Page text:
G. T. (Gideon Tibbetts) Ridlon.

History of the families Millingas and Millanges of Saxony and Normandy, comprising genealogies and biographies of their posterity surnamed Milliken, Millikin, Millikan, Millican, Milligan, Mulliken and Mullikin, A. D. 800-A. D. 1907; containing names of thirty thousand persons, with copious notes on online

. (page 78 of 109)
Online LibraryG. T. (Gideon Tibbetts) RidlonHistory of the families Millingas and Millanges of Saxony and Normandy, comprising genealogies and biographies of their posterity surnamed Milliken, Millikin, Millikan, Millican, Milligan, Mulliken and Mullikin, A. D. 800-A. D. 1907; containing names of thirty thousand persons, with copious notes on → online text (page 78 of 109)
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III. Oscar Dale Mullikin", b, June 26, 1897.

2. Lola Eureka Mullikin" (1), eldest daughter of James'' (7), b. in Cham-
paign Co., 111., Sept. 18, 1863; was m. Jan. i, 1882, to William Henry
Bush, b. in Douglas Co., 111., Apr. i, 1859, and is now an undertaker, resi-
dent in Hindsboro, 111. They had seven children, two deceased, named as
follows :

I. Bella Mary Bush, b. Sept. 3, 1882; m. March n, 1901, Ivan Stone
and lives in Manito, 111., where he works as a printer. One child.

II. Clarence Emmett Bush, b. Dec. 7, 1883. "^

III. Stella Fern Bush, b. Sept. 12, 1887. 1 • i-, 1 r- m
MT TT -n u t o \ 1" Douglas Co., III.

IV. Waldo Harland Bush, b. Aug. 17, 1890. [ °

V. ViEVA May Bush, b. Feb. 26, 1893.

3. Ira Miller Mullikin" ( 1 ), second son of James" (7), b. in Champaign Co.,
111., Dec. 17, 1865; m. Sept. 14, 1893, Ida Alllson, b. Feb. 28, 1870. He
is junior partner in the firm of "Barr tV' Mullikin," dealer in hardware, fur-
niture, and undertaking, in Xewman, 111. They have two children named
as follows :

I. Francis Maria Mullikin^ b. Feb. 19, 1896.

II. Thelma Lorena Mullikin*, b. Dec. 22, 1900: d. Dec. 11, 1901.



582 MULLfA'fXS /.V SflELBY COUNTY, KENTUCKY.

4. Morena Bithany Miillikin' (1), second daughter of James^ (7), b. in
Champaign Co., 111., Oct. i, 1868; was m. Aug. 10, 1892, to Walls Cuppy,
and settled in Kemp, 111., where he owns and cultivates a farm. He was b.
in Douglas Co., 111., Feb., 1868. No issue.

5. Gertrude Bell Mullikin' (1), third daughter of lames'^ (7), b. in Douglas
Co., 111., June 21, 187 I ; was m. July 31, 1894, to Frank L. Duncan, and
lives in Areola, 111., where he is serving in the olifice of constable. He was
b. Sept. ■•13, i86g. Is an electrician by profession. They have three chil-
dren named as follows :

L Ina Gladls Duncan, b. Sept. 26, 1897.

II. Walter Glen Duncan, b. July 20, 1899.

III. Carroll Ottinel Duncan, b. Sept. 9, 1902.

6. Myrta May Mullikin" (1), fourth daughter of James" (7), b. in Douglas
Co., 111., May 10, 1876; now a teacher in the public schools in Areola, 111.

7. Robie Ruth Mullikin" ( 1), fifth daughter of James*^ (7), b. in Douglas Co.,
111., Aug. 28, 1878 ; was m. Oct. 1898, to Charles Tinfgeld, b. Dec. 4, 1870,
who is a shoe dealer in Areola, 111. No issue.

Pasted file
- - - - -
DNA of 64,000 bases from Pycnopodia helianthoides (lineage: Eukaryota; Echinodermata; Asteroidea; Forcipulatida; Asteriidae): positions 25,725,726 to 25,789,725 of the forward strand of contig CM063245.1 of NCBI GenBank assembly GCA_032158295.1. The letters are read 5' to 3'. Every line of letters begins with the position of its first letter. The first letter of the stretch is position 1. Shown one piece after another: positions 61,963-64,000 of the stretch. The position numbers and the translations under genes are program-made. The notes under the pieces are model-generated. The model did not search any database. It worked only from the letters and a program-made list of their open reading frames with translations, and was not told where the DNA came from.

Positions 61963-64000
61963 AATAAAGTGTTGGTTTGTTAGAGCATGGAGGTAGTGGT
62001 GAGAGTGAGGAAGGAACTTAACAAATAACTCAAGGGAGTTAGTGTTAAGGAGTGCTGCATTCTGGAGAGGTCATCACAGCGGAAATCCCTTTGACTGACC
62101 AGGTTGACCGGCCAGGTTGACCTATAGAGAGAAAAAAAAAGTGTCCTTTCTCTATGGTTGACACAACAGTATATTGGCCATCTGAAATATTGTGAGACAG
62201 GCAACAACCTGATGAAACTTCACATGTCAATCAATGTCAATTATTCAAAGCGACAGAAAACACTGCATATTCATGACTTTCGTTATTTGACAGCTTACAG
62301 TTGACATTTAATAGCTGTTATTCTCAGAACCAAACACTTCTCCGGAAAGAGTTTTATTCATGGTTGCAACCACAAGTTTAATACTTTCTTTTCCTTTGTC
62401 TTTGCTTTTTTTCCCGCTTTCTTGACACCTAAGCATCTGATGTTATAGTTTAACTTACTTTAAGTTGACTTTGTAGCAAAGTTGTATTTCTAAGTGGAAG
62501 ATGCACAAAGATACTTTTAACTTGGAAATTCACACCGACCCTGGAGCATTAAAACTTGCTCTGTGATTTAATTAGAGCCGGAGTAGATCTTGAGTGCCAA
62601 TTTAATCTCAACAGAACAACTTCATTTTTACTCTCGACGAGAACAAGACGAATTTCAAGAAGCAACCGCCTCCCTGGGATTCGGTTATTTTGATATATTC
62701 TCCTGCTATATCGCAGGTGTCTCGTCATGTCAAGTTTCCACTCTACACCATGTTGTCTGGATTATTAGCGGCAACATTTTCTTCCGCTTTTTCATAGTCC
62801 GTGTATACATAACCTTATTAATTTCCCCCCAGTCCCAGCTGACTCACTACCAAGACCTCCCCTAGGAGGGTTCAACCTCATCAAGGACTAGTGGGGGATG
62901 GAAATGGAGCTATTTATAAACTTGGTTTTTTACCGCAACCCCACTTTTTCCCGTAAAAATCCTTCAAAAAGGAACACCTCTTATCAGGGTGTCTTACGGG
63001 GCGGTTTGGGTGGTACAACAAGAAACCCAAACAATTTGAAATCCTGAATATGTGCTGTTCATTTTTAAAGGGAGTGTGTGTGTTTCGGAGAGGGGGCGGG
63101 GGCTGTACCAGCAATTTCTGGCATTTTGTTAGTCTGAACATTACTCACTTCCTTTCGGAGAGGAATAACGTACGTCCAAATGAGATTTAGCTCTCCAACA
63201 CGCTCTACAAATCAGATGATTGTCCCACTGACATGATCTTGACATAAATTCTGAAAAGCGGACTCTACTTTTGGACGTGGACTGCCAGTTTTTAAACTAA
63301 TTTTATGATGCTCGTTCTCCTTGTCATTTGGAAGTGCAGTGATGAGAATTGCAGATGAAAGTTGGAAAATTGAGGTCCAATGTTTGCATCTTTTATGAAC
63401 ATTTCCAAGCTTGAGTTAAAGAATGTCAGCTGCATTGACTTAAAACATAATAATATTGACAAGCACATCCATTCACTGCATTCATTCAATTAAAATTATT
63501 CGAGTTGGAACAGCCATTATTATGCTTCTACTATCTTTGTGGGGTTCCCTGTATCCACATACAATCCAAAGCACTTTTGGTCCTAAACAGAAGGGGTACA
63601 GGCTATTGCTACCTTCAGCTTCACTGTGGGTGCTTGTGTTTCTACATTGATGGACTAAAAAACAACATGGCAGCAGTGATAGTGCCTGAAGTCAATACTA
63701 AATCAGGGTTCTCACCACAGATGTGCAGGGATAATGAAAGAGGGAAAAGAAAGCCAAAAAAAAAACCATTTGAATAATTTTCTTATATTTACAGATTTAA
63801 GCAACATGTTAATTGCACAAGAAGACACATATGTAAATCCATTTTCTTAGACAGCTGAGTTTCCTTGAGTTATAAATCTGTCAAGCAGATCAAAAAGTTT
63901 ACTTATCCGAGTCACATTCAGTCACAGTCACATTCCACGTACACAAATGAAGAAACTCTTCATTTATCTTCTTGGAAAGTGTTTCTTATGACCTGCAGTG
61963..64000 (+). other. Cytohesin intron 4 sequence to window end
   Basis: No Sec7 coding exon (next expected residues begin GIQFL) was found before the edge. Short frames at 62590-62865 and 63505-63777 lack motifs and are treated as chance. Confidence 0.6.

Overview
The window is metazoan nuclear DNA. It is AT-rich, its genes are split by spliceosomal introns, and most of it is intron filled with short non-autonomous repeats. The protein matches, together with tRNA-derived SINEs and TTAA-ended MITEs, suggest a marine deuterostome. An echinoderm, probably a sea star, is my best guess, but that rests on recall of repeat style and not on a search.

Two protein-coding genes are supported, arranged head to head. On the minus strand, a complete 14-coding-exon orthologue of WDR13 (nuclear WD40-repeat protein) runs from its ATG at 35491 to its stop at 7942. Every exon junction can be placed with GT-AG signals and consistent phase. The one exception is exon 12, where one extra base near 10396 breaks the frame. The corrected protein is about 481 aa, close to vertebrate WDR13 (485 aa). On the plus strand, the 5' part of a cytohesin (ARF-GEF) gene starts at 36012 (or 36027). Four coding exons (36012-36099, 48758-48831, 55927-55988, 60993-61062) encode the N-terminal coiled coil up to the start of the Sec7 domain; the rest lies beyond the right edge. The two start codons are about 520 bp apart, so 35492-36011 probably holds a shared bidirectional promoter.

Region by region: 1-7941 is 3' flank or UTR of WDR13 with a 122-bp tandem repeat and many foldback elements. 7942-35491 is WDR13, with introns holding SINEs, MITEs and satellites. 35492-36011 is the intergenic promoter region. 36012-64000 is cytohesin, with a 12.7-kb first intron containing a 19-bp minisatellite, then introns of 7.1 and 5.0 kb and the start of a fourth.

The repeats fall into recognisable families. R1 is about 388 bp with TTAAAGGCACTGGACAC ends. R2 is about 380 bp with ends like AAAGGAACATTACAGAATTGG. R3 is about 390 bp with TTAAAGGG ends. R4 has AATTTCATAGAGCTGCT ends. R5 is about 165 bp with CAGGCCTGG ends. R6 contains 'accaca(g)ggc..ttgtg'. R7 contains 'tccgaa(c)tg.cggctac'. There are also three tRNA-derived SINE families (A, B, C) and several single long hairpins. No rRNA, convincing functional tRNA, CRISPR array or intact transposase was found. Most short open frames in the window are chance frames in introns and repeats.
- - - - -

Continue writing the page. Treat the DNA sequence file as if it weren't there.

8. Aura Pearle Mullikin' (1), sixth daughter of James*^ (7), b. in Douglas
Co., Ill, Aug. 18, 1884.

CHILDREN OF HURON P. AND HTJIiDAH A. MULIiENDORE.

1. Sarah Jane Mullikin' (6), eldest daughter of Huron*^ (1), b. near Frank-
lin, Ind., Dec. 4, 1870; m. Dec. 4, 1890, William C. Poe, farmer, b. May
28, i860, who resides near Franklin. She d. Sept. 10, 1896. They had
three children named as follows :

I. Aura I. Poe, b. Sept. 10, 189 1.

II. Russell \<. Poe, b. May 4, 1893.
III. Harriet Poe, b. Dec. 25, 1895.

2. Harriett B. Mullikin" (1), second daughter of Huron*^ (1), b. in Johnson
Co., Ind., Dec. 19, 1872; d. in Jan. 1873.

3. Loring E. Mullikin" (2), eldest son of Huron'' (1), b. in Johnson Co.,
Ind., Dec. 31, 1873; was m. Jan. 20, 1903, to Ruth A. Jacobs, son of P.
C. and- Laura Jacobs, and is a farmer near Franklin, Ind.

4. Rev. Lewis M. Mullikin" (1), second son of Huron*^ (1), b. Apr. 28, 1876,
in Johnson Co., Ind. ; m. Jan. 20, 1903, Pluma E. Farrier, and is pastor
of the Church of Christ in Hindsboro, 111.

5. John F. Mullikin" (7), third son of HuroiV^ (1), b. in Johnson Co., Ind.,
Nov. I, 1878; m. Sept. 4, 1898, Mary C. Watters, daughter of John and
Hannah Watters, b. Oct. 24, 1878. He is a farmer. Two children named
as follows :

I. NoLA E. Mullikin", b. July 5, 1899.
11. Carl L. Mullikin^ b. July 5, 1902.

6. Florence A. Mullikin" (1), third daughter of Huron" (1), b. in Johnson
Co., Ind., Jan. 28, 188 1 ; was m. Jan. i, 1903, to John S. Durham, son of
Gabriel M. and Ann Durham, b. Nov. 28, 1870. He is a farmer.



.i/r/././/vV.\-.v /.\- snin.nv cocnty, A'ExrccA'v. -,,s;}



7. Ethel 0. Mullikin' ( 1 ), fourth daughter of Huron" ( 1 ), b. in Johnson Co.,
Ind., Apr. 5, iSSj;; was m. Dec. 27, 1906, by her brotlier, Rev. Lewis M.
Mullikin, to Jamks Ai.van Rkics, at tiie iioinc ot iur jjarents, near Frank-
lin, liidiaiia.

S. Elsie 1. iVIuUikiir ( 1 ). fifth daughter of liiuon'' ( 1 ), 1). in jolmson Co.,
Incl., Ma}- J5, 1SS5.

9. Oliver M. Mullikin' ( I), fourth son of Huron'' ( 1 ). !>. in lolmsonCo., Ind.,
Aug. 13, 1887 ; d. Sept. 26, 1888.